In September, the Utah office of the State Auditor unveiled its findings related to athletic department revenue subsidization for colleges throughout the state. This type of deep dive investigation brings an interesting debate into question. It is to be expected that taxpayers and students are in some way contributing to an athletic department’s ability to function and thrive. The crux of the topic becomes, how much subsidization is enough, and is the taxpaying/tuition paying population interested in having their money fund a high percentage of its revenue stream?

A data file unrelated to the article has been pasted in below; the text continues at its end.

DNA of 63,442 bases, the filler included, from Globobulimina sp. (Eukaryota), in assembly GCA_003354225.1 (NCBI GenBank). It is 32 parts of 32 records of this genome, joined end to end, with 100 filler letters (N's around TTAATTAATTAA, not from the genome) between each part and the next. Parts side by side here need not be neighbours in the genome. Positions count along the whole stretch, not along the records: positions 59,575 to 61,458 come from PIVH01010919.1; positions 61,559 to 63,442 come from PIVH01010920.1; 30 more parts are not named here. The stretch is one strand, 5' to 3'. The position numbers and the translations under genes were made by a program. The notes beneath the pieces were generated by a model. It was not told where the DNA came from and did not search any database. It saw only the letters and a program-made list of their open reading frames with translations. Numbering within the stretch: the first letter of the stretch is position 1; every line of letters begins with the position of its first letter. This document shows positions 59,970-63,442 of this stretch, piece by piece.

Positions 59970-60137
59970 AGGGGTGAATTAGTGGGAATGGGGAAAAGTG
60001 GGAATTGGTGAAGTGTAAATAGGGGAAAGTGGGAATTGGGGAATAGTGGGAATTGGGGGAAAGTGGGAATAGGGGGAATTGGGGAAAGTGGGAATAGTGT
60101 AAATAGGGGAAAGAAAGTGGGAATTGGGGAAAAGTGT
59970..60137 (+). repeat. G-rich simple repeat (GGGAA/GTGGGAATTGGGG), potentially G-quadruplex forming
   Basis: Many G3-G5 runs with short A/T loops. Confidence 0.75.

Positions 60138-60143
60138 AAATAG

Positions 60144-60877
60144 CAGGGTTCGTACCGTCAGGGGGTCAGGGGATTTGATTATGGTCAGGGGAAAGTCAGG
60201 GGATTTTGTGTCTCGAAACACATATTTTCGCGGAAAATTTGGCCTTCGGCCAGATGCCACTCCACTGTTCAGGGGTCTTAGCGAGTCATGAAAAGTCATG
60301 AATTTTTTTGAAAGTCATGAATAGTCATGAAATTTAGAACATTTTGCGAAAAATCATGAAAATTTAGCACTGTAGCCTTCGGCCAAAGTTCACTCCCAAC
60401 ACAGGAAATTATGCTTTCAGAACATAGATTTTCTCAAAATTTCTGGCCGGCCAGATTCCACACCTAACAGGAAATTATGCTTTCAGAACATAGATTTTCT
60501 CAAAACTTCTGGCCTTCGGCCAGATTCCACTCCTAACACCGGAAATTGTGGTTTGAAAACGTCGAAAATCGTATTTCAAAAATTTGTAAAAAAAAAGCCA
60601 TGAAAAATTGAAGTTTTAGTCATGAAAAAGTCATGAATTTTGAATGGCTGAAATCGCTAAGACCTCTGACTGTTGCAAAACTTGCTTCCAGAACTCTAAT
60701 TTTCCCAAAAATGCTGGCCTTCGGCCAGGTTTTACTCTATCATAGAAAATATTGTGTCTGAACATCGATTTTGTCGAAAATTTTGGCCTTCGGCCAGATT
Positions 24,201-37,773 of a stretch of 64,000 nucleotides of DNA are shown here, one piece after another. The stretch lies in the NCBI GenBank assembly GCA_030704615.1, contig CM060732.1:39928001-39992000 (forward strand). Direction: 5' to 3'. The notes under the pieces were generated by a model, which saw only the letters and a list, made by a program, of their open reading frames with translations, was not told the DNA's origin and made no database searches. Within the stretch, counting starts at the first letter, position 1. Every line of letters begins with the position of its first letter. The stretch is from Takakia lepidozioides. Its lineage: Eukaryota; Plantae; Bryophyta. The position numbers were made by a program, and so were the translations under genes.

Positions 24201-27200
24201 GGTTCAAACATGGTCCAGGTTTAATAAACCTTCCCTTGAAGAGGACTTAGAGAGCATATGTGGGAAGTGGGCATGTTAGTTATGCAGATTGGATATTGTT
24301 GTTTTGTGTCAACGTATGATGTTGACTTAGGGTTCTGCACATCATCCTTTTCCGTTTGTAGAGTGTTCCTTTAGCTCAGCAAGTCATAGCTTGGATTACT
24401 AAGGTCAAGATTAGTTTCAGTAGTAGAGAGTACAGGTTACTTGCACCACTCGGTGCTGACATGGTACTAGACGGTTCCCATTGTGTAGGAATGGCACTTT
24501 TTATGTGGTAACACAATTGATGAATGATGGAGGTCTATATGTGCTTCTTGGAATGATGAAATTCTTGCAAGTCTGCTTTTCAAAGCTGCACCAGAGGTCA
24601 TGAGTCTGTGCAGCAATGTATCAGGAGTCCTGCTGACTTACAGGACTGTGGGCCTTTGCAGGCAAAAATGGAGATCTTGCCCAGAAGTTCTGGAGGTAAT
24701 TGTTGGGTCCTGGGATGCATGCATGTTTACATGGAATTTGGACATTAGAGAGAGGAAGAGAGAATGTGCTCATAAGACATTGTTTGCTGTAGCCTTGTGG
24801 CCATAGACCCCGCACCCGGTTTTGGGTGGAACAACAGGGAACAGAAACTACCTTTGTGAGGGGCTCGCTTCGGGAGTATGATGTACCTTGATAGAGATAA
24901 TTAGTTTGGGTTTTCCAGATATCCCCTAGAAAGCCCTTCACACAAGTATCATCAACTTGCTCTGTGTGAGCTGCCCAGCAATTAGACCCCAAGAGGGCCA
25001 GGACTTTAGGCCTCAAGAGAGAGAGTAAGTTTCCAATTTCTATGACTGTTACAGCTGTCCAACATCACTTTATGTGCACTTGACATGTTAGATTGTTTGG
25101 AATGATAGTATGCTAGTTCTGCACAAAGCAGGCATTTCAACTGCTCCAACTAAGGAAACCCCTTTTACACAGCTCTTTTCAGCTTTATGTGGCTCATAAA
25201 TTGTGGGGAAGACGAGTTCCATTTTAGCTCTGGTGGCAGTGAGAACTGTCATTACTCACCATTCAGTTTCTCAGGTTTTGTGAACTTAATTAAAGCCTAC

There are a couple of different ways to look at it. Students who are talented and academically eligible can benefit from a higher level of funding through these channels; their merit on the field and in the classroom gives them that benefit. But what about students who aren’t interested in sports, and want to build a career in academia? Should they have to contribute funds to an area of the institution they might not care about?
According to the study, a college student in Utah pays $742 per year on average that finds its way towards their school’s athletic department. Additionally, in 2020, about 43